This article seeks to demonstrate how artistic production and discourse in the eighteenth century produced tools of observation and analysis that allowed human beings to be differentiated as well as implicitly classifed on a moral scale, an enterprise that would later veer into explicit racism. The study isolates this long, fumbling era of pictorial and pigmentary development by demonstrating how, by a visual fguration or representation, a natural element—skin color—can be manipulated synthetically to the point of providing evidence or proof of human hierarchies. It also better defnes the role played by the fne arts in the imaginary and scientifc process that embedded the category of race into that of skin color, the focus being on (supposed) white and black skin colors, as they were the main landmarks in the debates and works of art of Enlightenment dealings with race.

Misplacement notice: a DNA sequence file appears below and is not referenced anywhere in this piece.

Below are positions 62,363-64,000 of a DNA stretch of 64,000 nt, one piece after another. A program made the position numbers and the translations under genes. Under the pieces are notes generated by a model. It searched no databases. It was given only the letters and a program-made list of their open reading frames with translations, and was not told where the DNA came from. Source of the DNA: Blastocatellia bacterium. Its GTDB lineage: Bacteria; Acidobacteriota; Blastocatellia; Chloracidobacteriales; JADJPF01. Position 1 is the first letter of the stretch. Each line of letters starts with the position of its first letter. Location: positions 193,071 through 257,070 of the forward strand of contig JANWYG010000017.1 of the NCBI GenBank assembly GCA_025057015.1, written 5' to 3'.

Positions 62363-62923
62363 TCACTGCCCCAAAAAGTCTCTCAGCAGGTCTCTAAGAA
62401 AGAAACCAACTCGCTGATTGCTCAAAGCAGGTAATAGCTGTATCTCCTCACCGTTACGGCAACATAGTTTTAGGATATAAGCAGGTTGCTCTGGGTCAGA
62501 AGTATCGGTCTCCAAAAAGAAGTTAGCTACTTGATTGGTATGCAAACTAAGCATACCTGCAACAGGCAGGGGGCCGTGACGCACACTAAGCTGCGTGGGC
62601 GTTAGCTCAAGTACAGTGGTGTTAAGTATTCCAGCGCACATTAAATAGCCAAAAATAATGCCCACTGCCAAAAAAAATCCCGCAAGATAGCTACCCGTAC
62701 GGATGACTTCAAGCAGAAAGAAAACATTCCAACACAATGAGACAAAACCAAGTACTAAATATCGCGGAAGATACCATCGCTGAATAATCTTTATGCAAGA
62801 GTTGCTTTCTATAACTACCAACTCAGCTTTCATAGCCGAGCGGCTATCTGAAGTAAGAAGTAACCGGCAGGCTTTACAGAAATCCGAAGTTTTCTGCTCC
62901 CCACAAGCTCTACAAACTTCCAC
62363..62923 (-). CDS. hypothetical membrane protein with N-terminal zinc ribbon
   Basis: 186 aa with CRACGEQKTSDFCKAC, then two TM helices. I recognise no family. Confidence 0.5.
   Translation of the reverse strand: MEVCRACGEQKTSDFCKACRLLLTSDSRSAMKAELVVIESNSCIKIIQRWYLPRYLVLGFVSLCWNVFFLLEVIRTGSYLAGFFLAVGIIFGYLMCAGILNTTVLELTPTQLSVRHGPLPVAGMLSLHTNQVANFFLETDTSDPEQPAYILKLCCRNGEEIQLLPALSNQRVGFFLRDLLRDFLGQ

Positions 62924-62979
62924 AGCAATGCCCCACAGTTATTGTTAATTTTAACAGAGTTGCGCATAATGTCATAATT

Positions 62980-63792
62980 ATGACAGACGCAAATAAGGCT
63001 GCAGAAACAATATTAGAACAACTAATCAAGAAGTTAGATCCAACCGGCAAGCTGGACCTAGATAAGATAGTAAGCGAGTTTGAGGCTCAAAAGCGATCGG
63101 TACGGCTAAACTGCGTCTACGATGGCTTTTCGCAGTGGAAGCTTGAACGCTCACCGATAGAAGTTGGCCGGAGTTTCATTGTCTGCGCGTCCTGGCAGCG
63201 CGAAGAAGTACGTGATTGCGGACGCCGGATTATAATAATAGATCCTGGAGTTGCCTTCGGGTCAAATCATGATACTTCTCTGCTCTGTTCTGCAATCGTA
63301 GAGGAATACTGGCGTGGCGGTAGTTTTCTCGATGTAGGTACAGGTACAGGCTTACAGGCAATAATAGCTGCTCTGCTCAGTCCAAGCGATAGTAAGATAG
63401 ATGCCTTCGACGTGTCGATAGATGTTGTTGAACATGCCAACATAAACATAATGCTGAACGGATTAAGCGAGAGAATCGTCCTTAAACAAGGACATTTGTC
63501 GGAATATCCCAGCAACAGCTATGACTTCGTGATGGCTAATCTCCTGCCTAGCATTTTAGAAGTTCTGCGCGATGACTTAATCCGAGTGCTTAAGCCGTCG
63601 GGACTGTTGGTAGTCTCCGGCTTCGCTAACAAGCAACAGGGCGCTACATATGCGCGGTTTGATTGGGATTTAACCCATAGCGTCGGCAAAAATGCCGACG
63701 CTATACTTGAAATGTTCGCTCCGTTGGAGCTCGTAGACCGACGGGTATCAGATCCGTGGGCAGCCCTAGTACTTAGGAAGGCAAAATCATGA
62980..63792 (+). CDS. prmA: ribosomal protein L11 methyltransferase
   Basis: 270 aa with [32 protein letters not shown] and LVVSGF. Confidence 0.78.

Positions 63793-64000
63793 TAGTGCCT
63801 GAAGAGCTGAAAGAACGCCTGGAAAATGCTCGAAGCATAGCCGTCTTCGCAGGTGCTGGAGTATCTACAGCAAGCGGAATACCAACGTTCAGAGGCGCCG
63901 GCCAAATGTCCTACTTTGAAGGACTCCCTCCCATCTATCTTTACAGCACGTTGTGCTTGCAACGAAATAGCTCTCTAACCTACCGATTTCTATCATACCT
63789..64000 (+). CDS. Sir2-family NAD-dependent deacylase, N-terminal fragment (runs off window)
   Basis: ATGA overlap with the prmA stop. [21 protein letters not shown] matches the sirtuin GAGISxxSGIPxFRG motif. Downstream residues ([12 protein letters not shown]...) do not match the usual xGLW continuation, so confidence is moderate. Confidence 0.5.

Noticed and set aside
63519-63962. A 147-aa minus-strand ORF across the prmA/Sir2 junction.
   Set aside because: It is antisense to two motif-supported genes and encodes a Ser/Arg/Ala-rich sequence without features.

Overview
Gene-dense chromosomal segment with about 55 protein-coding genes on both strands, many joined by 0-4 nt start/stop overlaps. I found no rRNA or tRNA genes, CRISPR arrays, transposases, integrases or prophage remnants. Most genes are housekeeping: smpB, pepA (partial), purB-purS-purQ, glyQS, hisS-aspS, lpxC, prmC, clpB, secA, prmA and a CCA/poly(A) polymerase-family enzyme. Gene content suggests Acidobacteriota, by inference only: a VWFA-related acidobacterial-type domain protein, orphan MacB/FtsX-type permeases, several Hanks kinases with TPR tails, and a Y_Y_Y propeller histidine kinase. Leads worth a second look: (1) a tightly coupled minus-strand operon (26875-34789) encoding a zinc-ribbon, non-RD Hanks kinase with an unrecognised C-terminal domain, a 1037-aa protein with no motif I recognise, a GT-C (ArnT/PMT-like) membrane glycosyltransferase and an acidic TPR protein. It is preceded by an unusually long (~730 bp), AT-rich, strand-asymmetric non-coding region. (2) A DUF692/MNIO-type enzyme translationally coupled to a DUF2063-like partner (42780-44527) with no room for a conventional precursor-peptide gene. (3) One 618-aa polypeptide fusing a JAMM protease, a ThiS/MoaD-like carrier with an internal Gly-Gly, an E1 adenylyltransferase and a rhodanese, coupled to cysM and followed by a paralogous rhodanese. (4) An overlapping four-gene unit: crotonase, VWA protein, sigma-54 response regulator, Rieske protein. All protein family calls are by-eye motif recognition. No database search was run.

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pp. 89-113
Launched on MUSE
Open Access
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